Charity organization societies spread quickly among American cities in the late 19th century. However, the original goals of COS leaders proved difficult to sustain. Individual approaches to the complex problem of poverty failed to stop its growth. There was also an insufficient pool of volunteers to carry out an effective system of friendly visiting. Increasingly, charities turned to the use of paid staff to investigate applications and visit the poor (Lubove, 1969).

These paid agents were a major forerunner of professional social workers. Like the earlier charity volunteers, they were chiefly women. They also tended to be Protestant, white, and middle class. The job of charity worker offered an outlet for college-educated women at a time when taking care of a family “took center stage and career possibilities for women were few and far between.” Charity work was a relatively acceptable job for women because it used traditional feminine characteristics such as caring for others (Lubove, 1969; Muncy, 1991).

Josephine Shaw Lowell was a good example of such a woman. Her parents had a strong interest in social reform, imbuing in Lowell a belief in the importance of public service. The Lowells were abolitionists, and Josephine joined a women's relief organization that provided aid to Union soldiers. Widowed at a young age, Lowell turned to even greater involvement in social reform. Her work with the New York Charities Aid Association, including a statewide study of pauperism, led to her appointment by the governor of New York to the Commission of the State Board of Charities. She was the first female member of the board (Lubove, 1969; Popple & Leighninger, 2011).

Although she dressed in black and seemed the symbol of a self-sacrificing reformer, Lowell was also tough, shrewd, and pragmatic. She held strong views about the causes of poverty and the appropriate remedies for dealing with it. Many of her principles and ideas can be found in her book, Private Charity and Public Relief, published in 1884. Although sometimes portrayed as exhibiting a punitive, moralistic attitude toward the poor, Lowell had a mixture of values and beliefs regarding dependency. She viewed idleness as a major defect of the poor and government aid as a disincentive to honest work. Private charity, with its approach of friendly visiting, was necessary to elevate the moral nature of the poor. She had little sympathy for drunkards, vagrant women, and mothers of illegitimate children (Beatty, 1986).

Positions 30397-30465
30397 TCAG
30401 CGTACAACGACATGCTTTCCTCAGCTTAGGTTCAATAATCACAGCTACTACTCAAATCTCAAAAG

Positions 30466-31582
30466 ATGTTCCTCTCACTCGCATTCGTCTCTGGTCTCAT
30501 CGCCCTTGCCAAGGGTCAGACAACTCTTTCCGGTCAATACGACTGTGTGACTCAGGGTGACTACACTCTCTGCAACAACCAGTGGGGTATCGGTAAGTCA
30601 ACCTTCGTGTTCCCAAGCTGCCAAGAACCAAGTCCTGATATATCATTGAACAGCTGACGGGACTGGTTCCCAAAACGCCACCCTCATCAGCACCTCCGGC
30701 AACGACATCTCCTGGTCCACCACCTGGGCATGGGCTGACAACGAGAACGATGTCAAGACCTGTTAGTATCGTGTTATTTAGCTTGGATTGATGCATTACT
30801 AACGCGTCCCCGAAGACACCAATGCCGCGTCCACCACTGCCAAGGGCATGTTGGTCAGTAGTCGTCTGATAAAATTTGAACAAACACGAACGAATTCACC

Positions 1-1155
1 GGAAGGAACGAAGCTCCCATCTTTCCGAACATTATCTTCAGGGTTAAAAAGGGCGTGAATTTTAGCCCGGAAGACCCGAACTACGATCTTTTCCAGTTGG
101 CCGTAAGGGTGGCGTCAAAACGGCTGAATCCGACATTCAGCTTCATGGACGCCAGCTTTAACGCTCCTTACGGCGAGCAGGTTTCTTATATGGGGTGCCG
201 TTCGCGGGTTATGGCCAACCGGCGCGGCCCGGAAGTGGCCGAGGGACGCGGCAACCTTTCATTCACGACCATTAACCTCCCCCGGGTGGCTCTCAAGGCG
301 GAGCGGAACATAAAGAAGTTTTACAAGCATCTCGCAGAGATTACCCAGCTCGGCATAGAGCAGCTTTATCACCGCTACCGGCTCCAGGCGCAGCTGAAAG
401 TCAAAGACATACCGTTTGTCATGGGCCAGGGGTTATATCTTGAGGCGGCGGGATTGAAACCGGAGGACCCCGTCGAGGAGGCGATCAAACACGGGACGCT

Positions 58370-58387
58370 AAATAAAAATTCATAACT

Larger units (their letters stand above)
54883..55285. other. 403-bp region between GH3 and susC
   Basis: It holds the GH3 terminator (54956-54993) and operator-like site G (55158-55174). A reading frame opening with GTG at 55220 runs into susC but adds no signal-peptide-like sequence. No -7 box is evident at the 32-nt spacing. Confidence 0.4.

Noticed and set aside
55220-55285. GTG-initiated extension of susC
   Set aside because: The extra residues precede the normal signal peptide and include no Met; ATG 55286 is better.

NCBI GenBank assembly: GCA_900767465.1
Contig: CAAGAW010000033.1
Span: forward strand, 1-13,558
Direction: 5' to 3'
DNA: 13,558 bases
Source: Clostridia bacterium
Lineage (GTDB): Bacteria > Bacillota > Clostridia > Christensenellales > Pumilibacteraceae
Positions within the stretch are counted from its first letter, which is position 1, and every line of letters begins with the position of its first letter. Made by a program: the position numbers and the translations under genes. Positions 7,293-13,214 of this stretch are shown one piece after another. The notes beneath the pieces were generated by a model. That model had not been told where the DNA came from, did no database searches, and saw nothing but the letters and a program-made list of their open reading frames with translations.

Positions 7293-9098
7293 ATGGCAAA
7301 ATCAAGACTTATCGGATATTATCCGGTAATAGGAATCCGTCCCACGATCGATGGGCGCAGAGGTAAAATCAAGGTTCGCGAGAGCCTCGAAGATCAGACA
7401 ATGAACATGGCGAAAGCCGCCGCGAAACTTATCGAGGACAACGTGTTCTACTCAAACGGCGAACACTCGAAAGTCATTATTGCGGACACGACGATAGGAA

Whose Fault, the Individual or the Market?

Lowell also believed, however, that certain groups of people, including orphans, widows, and the sick, were poor through no fault of their own. In these instances, she felt public responses, such as institutions and widows' pensions, to be appropriate sources of relief. She realized that low wages were one source of poverty, and she fought to improve working conditions for women. During the depression of 1893 she also came to realize that even hard-working people could find themselves unemployed. Yet, while she appreciated the importance of environmental factors in poverty, Lowell also tended to apply such insights only to the “deserving poor,” such as those clearly demonstrating a desire to work. In essence, she was convinced that personal character was the most significant element determining a person's position in life (Popple & Leighninger, 2011).